Although families maintained a stable residence in Magnolia for generations, residence in the quarters and up the road was quite fluid between the 1930s-60s as residents shifted their domiciles between these two locales, and new residents moved in from other communities (see Table 1). One laborer listed in the plantation Work Book for 1957, for example, came to the quarters from Little River and another came with his family from Powhatan, a town located between Shreveport and urban Natchitoches. Black families might move to the quarters from the sharecropper area, evidence of declining fortunes and a sign that the risks of sharecropping did not always balance the returns at “settling-up” time. In these cases, families had the option of moving to the quarters and assuming the status of day laborers. Other black day hands listed in 1957 were members of sharecropper families, one of whom formerly had been day laborers living in the quarters. The reverse movement was unlikely to occur; that is, Creole sharecroppers rarely, if ever, moved to the quarters regardless of downward turns in their luck. On the other hand, Creole sharecroppers who worked “on the half” might become fourth-hands, or renters, if they acquired the important team and further ratcheted up their economic potential. Tenant farmers might also cycle through Magnolia and other Cane River plantations as sharecroppers before purchasing their own land or moving to urban Natchitoches and elsewhere.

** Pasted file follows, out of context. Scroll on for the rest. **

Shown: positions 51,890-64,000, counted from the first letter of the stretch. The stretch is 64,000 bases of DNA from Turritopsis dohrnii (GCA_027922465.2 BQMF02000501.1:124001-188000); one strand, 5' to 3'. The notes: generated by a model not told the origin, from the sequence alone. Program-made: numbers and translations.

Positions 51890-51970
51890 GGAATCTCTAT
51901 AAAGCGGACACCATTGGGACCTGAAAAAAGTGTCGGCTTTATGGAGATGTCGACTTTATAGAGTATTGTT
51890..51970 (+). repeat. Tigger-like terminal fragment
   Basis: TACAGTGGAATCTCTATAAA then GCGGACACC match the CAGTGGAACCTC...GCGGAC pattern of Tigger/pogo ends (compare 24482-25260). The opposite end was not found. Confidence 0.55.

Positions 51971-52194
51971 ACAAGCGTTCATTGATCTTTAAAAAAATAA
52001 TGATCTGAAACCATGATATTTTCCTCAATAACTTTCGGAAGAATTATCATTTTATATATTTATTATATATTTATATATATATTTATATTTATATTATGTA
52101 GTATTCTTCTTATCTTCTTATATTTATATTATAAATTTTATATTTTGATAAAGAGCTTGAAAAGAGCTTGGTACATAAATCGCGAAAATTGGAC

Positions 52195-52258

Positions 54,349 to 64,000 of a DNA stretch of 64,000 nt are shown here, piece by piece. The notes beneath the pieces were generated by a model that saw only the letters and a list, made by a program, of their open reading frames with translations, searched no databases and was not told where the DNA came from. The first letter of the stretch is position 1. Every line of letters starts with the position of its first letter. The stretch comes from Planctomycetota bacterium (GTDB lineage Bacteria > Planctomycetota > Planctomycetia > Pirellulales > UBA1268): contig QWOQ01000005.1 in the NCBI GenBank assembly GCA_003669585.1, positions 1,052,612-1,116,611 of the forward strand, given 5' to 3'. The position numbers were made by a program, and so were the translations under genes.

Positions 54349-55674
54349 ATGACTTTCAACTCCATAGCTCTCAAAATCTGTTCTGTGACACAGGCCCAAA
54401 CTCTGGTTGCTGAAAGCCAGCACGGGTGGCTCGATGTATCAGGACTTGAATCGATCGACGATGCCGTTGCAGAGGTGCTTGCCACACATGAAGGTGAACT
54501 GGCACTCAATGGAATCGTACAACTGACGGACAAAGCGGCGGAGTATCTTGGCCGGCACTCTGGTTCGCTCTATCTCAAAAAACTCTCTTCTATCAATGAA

Residence within the quarters also shifted in response to the available housing stock and social changes in the residents’ life and family cycles. Changing occupational and marital status and changes in family size with the birth of children and death or departure of adult children might precipitate relocation to another cabin. Small families were known to move from larger quarters to smaller ones if in-coming families needed additional space. Marriage, sometimes between individuals within the quarters, and establishment of a new family stimulated another series of moves. These several types of moves meant that, within a decade, an individual or a family might have occupied several different cabins in the quarters. A similar process involving the redistribution of individuals into new households and families into changing house sites was occurring in the sharecropper area.